Solar Eclipse Sights

This is adapted from a post I wrote for the wonderful Momma over at A Momma’s View. For the original version, click here.


The total solar eclipse is an incredible phenomenon, one that I hope to see myself someday.

It isn’t often that an astronomical event occurs of such magnitude that people of all walks of life from all around the globe are drawn to one measly 65-mile wide strip of land, to crowd in like sardines as they watch the world change around them.

What’s important to realize about a total solar eclipse, versus just an annular one, is that it’s a people event.

Scientists do take this opportunity to study the sun’s corona, an outer layer of gases that’s usually too faint to be seen. But in general, this is an event for crowds to enjoy.

And enjoy it they do. I have never known another event of astronomical significance to populate the web and turn heads like a total solar eclipse.

But what happens during a solar eclipse? What can you expect to see, and how can you protect your eyes from the sun’s damaging rays?


You may recognize this as the famed “diamond ring effect.” It occurs a few minutes before totality, and is one of the most beautiful sights you’ll ever see.

What you’re seeing is the dark side of the moon—its silhouette, if you will—crossing in front of the sun. If the moon is oriented just perfectly, a little bit of the sun’s light might peek out through a valley on the outer edge of the moon’s disk.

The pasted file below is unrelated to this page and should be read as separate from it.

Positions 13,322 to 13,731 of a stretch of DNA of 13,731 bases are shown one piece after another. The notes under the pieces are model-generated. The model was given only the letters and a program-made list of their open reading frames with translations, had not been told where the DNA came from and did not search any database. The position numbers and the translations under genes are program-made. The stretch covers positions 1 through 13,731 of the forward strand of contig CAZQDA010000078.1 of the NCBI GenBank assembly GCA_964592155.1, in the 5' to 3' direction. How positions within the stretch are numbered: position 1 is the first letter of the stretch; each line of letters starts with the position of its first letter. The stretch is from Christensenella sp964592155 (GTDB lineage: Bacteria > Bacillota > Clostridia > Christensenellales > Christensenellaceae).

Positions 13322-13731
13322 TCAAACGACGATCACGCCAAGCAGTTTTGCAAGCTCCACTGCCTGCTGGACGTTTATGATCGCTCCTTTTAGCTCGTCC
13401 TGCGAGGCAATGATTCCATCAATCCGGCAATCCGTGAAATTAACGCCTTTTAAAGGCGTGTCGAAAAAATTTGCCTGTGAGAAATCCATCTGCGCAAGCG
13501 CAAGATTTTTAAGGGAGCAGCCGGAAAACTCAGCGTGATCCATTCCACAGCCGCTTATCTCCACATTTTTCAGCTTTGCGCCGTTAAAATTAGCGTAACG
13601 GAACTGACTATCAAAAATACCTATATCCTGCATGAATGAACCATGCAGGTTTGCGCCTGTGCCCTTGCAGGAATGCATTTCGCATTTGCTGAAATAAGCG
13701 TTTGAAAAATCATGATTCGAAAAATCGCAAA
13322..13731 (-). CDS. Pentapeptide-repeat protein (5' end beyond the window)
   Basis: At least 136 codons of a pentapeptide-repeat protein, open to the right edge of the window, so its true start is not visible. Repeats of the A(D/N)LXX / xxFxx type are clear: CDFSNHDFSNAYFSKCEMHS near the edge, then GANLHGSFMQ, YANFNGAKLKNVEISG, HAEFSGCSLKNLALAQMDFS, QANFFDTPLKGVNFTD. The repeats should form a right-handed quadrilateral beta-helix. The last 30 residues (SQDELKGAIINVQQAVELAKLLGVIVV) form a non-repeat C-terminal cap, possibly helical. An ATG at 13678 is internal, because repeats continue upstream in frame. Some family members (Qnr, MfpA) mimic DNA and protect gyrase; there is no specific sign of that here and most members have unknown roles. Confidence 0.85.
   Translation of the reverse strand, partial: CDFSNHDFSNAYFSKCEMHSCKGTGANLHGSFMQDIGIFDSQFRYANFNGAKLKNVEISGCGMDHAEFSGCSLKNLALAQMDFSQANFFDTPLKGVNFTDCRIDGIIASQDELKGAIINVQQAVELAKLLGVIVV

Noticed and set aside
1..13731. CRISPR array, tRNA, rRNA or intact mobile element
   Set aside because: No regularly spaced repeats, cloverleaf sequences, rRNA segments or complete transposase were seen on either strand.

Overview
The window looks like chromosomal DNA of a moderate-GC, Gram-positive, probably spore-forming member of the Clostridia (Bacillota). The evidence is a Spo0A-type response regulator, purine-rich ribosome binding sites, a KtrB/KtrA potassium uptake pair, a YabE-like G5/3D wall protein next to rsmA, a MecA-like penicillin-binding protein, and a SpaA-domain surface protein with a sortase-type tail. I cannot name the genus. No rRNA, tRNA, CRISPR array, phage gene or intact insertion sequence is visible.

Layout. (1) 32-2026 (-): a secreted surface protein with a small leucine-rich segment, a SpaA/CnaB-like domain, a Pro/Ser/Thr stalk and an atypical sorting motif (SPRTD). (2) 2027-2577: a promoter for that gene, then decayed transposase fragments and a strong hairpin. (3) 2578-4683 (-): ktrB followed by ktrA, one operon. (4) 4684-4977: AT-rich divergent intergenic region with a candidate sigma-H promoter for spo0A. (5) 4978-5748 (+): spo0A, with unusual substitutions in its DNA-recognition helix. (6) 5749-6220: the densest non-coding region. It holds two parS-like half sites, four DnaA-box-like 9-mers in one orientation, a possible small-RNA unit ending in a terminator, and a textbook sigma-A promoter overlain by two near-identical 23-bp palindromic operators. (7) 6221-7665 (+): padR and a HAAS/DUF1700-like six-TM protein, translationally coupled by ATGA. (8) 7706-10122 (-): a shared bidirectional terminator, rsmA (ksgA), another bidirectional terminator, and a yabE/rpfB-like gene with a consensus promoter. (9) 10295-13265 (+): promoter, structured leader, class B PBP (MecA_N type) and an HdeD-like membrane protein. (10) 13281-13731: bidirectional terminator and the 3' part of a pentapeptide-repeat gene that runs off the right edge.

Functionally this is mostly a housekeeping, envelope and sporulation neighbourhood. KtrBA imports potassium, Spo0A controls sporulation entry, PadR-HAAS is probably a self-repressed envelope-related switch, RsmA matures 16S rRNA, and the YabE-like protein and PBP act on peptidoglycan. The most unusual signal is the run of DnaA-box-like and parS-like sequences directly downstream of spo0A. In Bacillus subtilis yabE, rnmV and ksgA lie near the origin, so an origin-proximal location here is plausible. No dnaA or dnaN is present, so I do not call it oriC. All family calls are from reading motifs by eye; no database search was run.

And if this happens, we get the brilliant diamond ring effect.

The diamond ring effect is as dangerous as it is beautiful. Do not look at it without proper solar equipment!

“Proper solar equipment” could mean the solar glasses that were in cheap supply up until August 21 this year, a welder’s mask if you know what you’re doing, a telescopic solar filter, or—if you’re ambitious—a solar telescope.

Please, please, please, if you have the opportunity to see the diamond ring effect, go! Don’t miss it! It’s incredible and spectacular. I’ll bet you can find poetry written on it. But please be safe!

Next up in a total solar eclipse is Bailey’s Beads…


Unfortunately, the best image I could find sort of faced in the opposite direction from the diamond ring effect above. So for your viewing pleasure, here’s a more sequential shot…


Here, from left to right, the diamond ring effect subsides as the moon covers more of the sun and blocks more of its light. The third and fourth images over are good shots of Bailey’s Beads. I’m not sure who Bailey is supposed to be, but this effect is named for its bead-like appearance.

Once you see Bailey’s beads, you should count thirty seconds—and make sure it’s thirty seconds! —and then look at the sun without protection.

Yes, you read that right. I said look at the sun without protection.

But count thirty seconds first. Please. For your own sake, if you don’t want to risk retinal damage, which in plain English means loss of sight or even blindness, count thirty seconds first. I cannot stress this enough.